Aaloo gosht shorba saalan

by makeupfoodppl

Ok, so I have been craving for simple, home made Pakistani food for a few months now. I guess that’s what happens to most Pakistanis after they’ve been living outside Pakistan for over a few months. I never thought there would come a day, when I would miss dishes like loki ki bhujia, bhindi do pyaza, paalak gosht and most of all, basic, homely, humble, mutton shorba saalan. And then it suddenly dawned on me that I don’t know how to make any of these dishes!

When one lives in Pakistan, this kind of food is made all the time by your khaansaama i.e. domestic cook or your mom/grandma or just somebody. And truth be told, I have taken it for granted all my life. I remember coming home from school as a child and being famished, the first thing that I would ask Abdul, our cook, was ‘What’s for lunch?’ The answer usually was ‘shorba saalan’. (For those who don’t know, ‘shorba saalan’ is a meat based, soup like gravy.) On such days, I would be depressed. And I developed such a dislike for ‘shorba saalan’, that I never learned how to make it. I never thought I would need to. I detested the stuff. And now, as an adult, for the past few weeks, nothing but shorba saalan would do.

I scouted quite a few Pakistani take out joints. And the strange thing is, that even Pakistani restaurants don’t offer this very basic dish. Sure you get nihari, korma, karhai etc. And sometimes they’re even good. But basic mutton shorba? No where. Then I went through my collection of cook books. I have a decent library. Lots of material on pastry, pasta, cakes, and even a couple of indian recipe books. But nothing that has a basic Pakistani shorba saalan recipe. And one thing I have discovered since moving out of Pakistan is that for me, Indian cuisine does not replace Pakistani food. I am not a patriot in any way. I just prefer Pakky food over Indian. There, I said it. And there is a huge difference between the two types of cuisine.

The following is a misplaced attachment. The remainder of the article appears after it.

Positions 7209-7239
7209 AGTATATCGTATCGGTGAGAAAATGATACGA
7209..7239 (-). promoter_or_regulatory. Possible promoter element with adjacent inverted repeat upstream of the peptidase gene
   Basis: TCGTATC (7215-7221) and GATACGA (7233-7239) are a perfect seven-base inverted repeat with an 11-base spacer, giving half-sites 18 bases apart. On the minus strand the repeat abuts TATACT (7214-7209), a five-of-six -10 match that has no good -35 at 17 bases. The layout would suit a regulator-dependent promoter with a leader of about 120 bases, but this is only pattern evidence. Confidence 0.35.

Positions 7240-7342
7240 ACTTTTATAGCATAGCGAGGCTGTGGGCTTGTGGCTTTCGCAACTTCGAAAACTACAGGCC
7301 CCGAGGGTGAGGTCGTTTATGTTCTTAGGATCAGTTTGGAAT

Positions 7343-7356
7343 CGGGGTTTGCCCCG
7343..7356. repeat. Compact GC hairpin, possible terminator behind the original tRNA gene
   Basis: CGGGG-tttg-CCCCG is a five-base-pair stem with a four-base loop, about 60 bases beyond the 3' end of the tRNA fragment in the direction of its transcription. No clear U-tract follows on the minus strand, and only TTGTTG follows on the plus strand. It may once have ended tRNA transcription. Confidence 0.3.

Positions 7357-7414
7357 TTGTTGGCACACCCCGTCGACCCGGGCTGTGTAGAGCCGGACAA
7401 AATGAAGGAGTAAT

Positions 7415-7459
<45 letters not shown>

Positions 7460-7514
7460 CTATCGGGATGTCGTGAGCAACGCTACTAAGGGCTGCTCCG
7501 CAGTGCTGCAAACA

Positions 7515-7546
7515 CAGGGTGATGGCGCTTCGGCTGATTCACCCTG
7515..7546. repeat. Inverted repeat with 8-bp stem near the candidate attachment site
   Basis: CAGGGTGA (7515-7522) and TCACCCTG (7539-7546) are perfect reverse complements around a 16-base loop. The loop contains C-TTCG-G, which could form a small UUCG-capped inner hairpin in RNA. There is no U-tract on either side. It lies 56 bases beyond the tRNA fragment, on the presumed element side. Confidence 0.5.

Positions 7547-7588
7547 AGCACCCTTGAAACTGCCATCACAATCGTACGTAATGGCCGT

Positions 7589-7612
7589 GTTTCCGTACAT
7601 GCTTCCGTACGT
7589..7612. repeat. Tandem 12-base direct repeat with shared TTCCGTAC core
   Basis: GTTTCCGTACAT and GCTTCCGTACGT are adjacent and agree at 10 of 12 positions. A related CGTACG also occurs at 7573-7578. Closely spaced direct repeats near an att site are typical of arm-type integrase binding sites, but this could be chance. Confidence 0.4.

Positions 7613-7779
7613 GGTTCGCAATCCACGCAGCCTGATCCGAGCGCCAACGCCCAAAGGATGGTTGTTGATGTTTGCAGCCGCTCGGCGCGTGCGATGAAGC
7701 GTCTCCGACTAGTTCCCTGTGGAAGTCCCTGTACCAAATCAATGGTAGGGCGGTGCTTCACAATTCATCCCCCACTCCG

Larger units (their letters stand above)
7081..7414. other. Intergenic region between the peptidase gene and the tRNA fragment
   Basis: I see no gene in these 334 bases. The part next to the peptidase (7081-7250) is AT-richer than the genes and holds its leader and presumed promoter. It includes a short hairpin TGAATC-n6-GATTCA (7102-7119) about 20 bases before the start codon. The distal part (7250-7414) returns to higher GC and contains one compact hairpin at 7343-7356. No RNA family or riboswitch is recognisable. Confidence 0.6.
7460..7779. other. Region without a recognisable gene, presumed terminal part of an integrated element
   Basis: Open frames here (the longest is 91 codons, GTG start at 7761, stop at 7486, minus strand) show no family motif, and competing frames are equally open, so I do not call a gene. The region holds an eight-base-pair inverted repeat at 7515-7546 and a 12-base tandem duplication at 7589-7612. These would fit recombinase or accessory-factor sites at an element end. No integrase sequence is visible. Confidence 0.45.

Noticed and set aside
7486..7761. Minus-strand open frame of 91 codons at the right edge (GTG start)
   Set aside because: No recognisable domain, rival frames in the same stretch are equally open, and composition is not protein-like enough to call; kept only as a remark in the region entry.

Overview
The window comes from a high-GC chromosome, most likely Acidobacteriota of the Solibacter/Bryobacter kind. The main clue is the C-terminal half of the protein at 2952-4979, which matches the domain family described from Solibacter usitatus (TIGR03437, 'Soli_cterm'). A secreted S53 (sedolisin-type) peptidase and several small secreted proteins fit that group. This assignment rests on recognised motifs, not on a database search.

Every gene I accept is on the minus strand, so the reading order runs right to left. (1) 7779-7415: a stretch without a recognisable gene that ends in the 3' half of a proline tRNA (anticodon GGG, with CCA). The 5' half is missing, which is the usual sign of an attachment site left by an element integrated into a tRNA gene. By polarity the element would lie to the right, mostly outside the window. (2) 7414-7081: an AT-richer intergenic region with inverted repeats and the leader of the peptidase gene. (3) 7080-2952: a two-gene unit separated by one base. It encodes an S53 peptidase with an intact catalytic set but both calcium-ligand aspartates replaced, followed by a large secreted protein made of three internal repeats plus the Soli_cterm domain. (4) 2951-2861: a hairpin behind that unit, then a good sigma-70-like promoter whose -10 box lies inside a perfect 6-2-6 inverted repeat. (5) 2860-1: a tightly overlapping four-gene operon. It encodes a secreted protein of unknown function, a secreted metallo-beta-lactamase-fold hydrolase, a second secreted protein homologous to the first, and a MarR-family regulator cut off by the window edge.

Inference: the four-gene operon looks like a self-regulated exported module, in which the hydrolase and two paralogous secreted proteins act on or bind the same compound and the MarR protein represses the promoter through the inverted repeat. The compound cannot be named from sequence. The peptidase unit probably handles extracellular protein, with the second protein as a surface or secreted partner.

So, next I turned to google. And got a zillion Indian recipes and some Pakistani recipes. But they just didn’t sound right. This morning, however, my luck took a turn for the better. I was on Youtube and came across a channel called ‘CookWithFaiza’. I randomly clicked on a video entitled ‘mutton keema kachori’. It was a well made video, she explained the whole process beautifully and the best part was, she was from Lahore, Pakistan and all her recipes were Pakistani! I went through her list of videos and lo and behold, there it was. ‘Aloo gosht ka shorba’!

I am making it right now. And for those who are interested, here is the recipe:

1 kg mutton chops (Faiza insists we use chops as they impart maximum flavor to the dish, as opposed to other cuts of meat. I did not because there were none available and have used bone on mutton cubes.)

2 large onions, ground into a paste

4 tomatoes, pureed

4-8 cloves

4-8 black peppercorns

1 cinnamon stick

4-5 green cardamoms

2 black cardamoms

1 tsp zeera, whole

1 heaped teaspoon, red chilli powder

1 heaped teaspoon, zeera powder

1 heaped teaspoon, coriander powder

1 1/2 teaspoons, garam masala powder

2 tablespoons ginger-garlic paste

1 cup yogurt

Salt, to taste

1 cup ghee or oil

3-4 green chillis

1-2 tsp dried methi

6 medium potatoes, cut in half


Heat oil in a pan. Add whole spices and fry for a few minutes. Add onion paste and fry for a minute or so and add ginger garlic paste. Stir cook for five minutes on high heat. Add the meat and stir cook till it changes color.

Add the ground spices and stir fry for a minute or so. Add the tomato paste and cook on high heat till water is mostly evaporated. Add the yogurt and again cook till water is gone. All this is done on high heat and the pan is uncovered throughout. Add 3-4 cups of water, bring to a boil and reduce heat to medium. Let it cook till meat is tender. Add potatoes and 1-2 cups of water and cook for 5 minutes or until potatoes are tender. Adjust salt, if needed. Sprinkle with methi, garam masala powder and green chillis. Eat!

Thanks so much CookWithFaiza. You have a fan in me. 🙂